Orioles looking at Ryan Mountcastle at first and third to find the right fit - BaltimoreBaseball.com

Spring Training

Orioles looking at Ryan Mountcastle at first and third to find the right fit

SARASOTA, Fla.—Since he came into the Orioles’ organization, the question of where Ryan Mountcastle would play defensively has been an active one.

Mountcastle’s first 2 ½ seasons were spent at shortstop. In 2016, he committed 21 errors in 105 games at Low-A Delmarva, and in the first half of the 2017 season at High-A Frederick, Mountcastle was charged with 13 errors in 82 games.

He was promoted to Double-A Bowie in the second half of 2017, and made six errors in 38 games. Last year, Mountcastle was charged with 16 in 82 games at third base.

With a new Orioles management team, Mountcastle might be moved to a new position. On Monday, Mountcastle was taking turns at first base. A day later, he was moved to third.

“I’m working out at third and first,” Mountcastle said. “I was told two days ago I was going to take some ground balls [at first base], try to get my feet wet.”

Mountcastle has no professional experience at first and wasn’t sure if he played there—in high school—or even Little League.

“I may have played a game or two there, but no, not really,” he said. “I feel good. I think it’s pretty easy to pick up, just coming from the other side of the field, the other corner, so I feel good over there.”

Manager Brandon Hyde isn’t sure which position is best.

“We’re going to keep moving him,” Hyde said. “He’s going to do a little bit of third, a little bit of first. We’re just trying to get our eyes on him. We just haven’t seen much of him play.

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“Obviously, he’s a big piece for us going forward. He’s such a dynamic offensive player. We’re trying to make him fit. I’m trying to get [infield coach Jose Flores] to just get with him as much as possible and we’re going to work hard with him and figure out through this camp where we see him fit.”

Mountcastle walked just 17 times in 127 games with the Keys and Baysox in 2017. His plate discipline improved last year when he walked 36 times in 102 games with Bowie. His .341 on-base percentage was an improvement from the .312 OBP in 2017.

Hyde said he doesn’t look at who’s playing where on the major league roster when considering where Mountcastle winds up.

“I don’t think we’re there with Mountcastle yet,” Hyde said. “We’re still developing. It’s still going on. I want what’s ever best for him. Whatever is really going to help him get to the big leagues and be a big league force offensively.

“We’re just trying to find the right fit for him, and get to know him and make some evaluations on his defense as we go along. Again, with the new coaches and maybe some new ideas, hopefully he gets comfortable and hopefully we find a great spot for him.”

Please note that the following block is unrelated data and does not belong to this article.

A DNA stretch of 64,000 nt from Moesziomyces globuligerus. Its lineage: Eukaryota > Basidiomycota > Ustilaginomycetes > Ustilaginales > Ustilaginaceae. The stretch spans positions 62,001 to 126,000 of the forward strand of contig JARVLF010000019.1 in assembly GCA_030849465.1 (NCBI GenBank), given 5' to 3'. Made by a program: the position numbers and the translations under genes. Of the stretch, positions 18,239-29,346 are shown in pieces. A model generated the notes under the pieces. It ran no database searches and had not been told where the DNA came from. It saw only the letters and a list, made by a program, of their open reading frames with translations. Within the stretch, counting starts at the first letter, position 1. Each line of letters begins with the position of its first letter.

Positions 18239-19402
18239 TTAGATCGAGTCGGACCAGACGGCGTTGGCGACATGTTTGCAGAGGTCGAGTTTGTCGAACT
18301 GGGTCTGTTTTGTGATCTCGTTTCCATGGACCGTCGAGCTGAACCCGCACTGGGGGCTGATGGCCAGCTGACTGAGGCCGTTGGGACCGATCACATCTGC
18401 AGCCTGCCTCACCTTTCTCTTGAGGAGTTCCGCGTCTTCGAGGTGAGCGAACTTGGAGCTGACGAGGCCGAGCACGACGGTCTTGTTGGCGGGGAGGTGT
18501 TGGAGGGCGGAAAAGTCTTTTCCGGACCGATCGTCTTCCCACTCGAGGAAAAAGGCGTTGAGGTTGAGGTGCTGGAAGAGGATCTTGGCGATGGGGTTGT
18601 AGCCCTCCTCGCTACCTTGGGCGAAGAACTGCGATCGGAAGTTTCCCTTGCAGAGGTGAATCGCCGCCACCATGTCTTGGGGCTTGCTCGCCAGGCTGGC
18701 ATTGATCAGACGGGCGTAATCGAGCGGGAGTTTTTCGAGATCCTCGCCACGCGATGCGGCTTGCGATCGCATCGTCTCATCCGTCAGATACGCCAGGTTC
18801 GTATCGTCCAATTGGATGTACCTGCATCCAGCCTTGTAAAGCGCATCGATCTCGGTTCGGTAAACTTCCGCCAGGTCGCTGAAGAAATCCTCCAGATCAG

Mountcastle said he was pleased with how he did at first.

“I feel like I did a lot better over there, just getting my throws down, footwork, stuff like that,” he said. “I feel more confident for sure.”

He said he knows what needs to be done.

“Honestly, at first base, it’s just a lot of footwork around the bag and trying to help your teammates out, trying to pick balls, trying to stretch out, do whatever  you can to get the out,” Mountcastle said.

There had been some chatter last year that Mountcastle could be given a trial in the outfield, but that’s not something Hyde is considering now.

“That might be down the road,” Hyde said. “Right now, we really want him to focus on his defense in the infield, and then we’ll make a determination later on.”

Mountcastle doesn’t know where he’ll be playing once Grapefruit League games get under way on Saturday, but assumes he’ll see some action at first base.

“I haven’t been told, yet, but I’m assuming I’ll get a couple of games in there,” Mountcastle said.

Hyde remembers that when he was a coach with the Chicago Cubs, the team elevated Kyle Schwarber to the major leagues to be a designated hitter when they played interleague games, and he had great success.

Could Mountcastle forget about a defensive position and begin his career as a DH?

“With a guy like that, I think that’s another special circumstance,” Hyde said.

“I want guys to develop defensively. I want guys to be able to play a position, play it well at the big league level. We’re always looking at guys long-term also, and I think development is obviously really, really important. Development still happens in the big leagues, but I want guys when they get there to have success, so we’ll look at the big picture when it comes to something like that.”

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